White Knight Fees Deductible

Santa Fe Pacific Gold Co.,132 T.C. No. 12 (2009)

The Tax Court has ruled that a corporation can deduct a $65 million termination fee it paid to a white knight to end its obligation to be acquired by the white knight and to permit it to accept a hostile offer that produced more value for its shareholders. The transaction predated the 2003 Reg. 1.263(a)-5, which would require capitalization of such a fee where the two transactions are “mutually exclusive.”

The ground of the Tax Court decision is that the actual acquirer was “hostile.” In the context of the case, this meant that the target’s management did not want the target to be acquired by that company because it was larger and they knew that it would fire them and run the target’s business the way it wanted.

Actually, as it turned out, two executives of target were retained, as were five members of the board. In fact, the concept of “hostility” really amounted to no more than the normal situation where an acquirer values a target more than the market because the acquirer can run it more “efficiently.” Since that is the essential feature of the Santa Fe takeover, the Tax Court opinion stands for the proposition that all but the most “friendly” takeovers should be expected to result in deduction of the target’s expenses, except for the matter of the current regulations.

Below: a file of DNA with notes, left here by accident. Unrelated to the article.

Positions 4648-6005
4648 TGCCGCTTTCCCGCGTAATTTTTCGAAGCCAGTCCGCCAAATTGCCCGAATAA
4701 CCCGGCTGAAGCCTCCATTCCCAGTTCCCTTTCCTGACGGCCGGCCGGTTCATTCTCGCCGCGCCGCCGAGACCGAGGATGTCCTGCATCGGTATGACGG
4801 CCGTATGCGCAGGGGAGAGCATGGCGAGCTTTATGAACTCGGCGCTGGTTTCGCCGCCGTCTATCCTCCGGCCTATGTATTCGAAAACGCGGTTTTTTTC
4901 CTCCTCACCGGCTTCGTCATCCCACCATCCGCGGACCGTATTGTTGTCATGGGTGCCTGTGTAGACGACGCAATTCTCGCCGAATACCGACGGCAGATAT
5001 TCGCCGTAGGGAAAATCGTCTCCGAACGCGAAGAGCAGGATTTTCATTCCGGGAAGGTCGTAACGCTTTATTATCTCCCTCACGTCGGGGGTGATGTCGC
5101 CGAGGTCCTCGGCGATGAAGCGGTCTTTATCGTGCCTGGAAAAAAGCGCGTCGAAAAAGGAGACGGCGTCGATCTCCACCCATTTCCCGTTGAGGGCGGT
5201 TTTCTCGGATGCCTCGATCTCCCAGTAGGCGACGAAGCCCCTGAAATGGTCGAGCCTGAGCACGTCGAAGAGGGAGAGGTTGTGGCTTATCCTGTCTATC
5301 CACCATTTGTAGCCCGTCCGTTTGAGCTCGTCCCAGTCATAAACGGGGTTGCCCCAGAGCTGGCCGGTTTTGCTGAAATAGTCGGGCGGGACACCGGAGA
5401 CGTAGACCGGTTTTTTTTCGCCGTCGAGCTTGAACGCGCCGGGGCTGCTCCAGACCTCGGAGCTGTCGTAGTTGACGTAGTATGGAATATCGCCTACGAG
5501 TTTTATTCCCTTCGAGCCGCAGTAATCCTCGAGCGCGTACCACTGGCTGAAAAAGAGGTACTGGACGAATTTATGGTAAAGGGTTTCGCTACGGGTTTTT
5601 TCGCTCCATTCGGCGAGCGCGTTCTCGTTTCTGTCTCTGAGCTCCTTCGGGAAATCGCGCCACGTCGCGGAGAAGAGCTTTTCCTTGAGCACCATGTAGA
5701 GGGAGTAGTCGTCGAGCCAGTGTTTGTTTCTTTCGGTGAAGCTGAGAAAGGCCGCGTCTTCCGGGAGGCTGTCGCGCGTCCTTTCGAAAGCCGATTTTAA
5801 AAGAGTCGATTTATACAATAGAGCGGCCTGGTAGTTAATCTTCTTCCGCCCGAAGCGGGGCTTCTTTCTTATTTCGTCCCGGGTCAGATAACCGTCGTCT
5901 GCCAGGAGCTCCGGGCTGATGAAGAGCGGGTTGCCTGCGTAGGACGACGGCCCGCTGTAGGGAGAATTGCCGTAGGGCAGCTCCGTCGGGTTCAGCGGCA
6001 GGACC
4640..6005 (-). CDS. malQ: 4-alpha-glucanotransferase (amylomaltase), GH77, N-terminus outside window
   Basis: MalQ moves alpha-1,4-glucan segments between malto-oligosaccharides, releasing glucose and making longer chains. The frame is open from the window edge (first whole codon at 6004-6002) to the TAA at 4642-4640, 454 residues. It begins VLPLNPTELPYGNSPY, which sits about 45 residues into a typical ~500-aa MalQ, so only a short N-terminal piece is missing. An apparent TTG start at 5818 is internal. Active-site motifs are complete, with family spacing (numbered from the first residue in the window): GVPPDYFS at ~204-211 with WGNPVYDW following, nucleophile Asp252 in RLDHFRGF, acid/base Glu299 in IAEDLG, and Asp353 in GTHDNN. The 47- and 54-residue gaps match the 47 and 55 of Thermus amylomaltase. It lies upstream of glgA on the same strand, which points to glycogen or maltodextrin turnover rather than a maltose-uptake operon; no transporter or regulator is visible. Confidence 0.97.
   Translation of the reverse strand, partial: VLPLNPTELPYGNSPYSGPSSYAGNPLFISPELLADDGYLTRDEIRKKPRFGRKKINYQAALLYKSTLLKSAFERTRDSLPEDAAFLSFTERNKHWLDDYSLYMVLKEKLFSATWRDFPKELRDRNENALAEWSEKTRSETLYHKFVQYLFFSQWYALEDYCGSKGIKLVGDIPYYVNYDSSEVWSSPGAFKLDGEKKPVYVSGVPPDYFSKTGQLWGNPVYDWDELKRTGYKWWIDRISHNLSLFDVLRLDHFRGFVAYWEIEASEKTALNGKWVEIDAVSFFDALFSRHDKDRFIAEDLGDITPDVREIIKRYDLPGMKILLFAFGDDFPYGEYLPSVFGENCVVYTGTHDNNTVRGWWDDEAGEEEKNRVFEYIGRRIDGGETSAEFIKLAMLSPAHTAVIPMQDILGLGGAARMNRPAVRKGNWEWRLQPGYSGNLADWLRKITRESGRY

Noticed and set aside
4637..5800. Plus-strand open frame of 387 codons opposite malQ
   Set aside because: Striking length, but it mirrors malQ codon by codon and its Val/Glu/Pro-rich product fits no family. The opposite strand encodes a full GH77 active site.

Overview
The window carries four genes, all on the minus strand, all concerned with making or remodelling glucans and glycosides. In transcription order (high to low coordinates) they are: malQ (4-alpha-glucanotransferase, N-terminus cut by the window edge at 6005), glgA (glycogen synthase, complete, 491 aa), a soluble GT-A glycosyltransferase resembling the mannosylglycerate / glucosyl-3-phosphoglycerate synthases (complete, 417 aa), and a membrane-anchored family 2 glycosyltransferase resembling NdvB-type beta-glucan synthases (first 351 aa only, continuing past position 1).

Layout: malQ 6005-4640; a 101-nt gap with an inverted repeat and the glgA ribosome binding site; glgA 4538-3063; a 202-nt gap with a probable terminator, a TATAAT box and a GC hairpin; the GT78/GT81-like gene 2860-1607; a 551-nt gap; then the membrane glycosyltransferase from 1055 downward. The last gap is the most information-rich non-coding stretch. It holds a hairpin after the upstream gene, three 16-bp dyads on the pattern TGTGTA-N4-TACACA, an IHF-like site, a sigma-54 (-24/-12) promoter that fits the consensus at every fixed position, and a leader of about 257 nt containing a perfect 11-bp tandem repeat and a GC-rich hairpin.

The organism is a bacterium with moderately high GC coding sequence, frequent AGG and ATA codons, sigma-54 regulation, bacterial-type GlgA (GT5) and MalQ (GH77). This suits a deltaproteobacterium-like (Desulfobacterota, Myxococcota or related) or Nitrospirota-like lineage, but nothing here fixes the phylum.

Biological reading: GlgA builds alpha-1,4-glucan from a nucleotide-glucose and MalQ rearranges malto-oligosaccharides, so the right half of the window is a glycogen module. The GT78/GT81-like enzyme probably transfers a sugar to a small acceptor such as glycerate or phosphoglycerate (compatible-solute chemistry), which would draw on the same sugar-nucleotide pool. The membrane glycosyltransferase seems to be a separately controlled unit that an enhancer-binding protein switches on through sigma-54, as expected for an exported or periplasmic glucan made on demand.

The “hostility” finding allowed the Tax Court to find that the actual acquisition produced no significant long-term benefits for the target, which must exist before you even have to consider capitalizing related expenses. Because relatively few taxpayers will have a similar issue prior to 2004, the significance of this decision is that it might suggest how the Tax Court will view the regulations. The regulations assume that being acquired produces future benefit, almost as a matter of course. That assumption seems quite inconsistent with the Tax Court’s view in Santa Fe.

Conclusion

Target’s pondering deduction of expense related to a takeover should look for ways to escape the new regulation’s assumption that expenses facilitate a capital restructuring and, thus, should be capitalized. If the stakes are high enough (and the $65 million deduction at stake in Santa Fe would have been high enough), the taxpayer should consider challenging the regulations, which are “interpretive” and thus subject to relatively easy rejection by the Tax Court.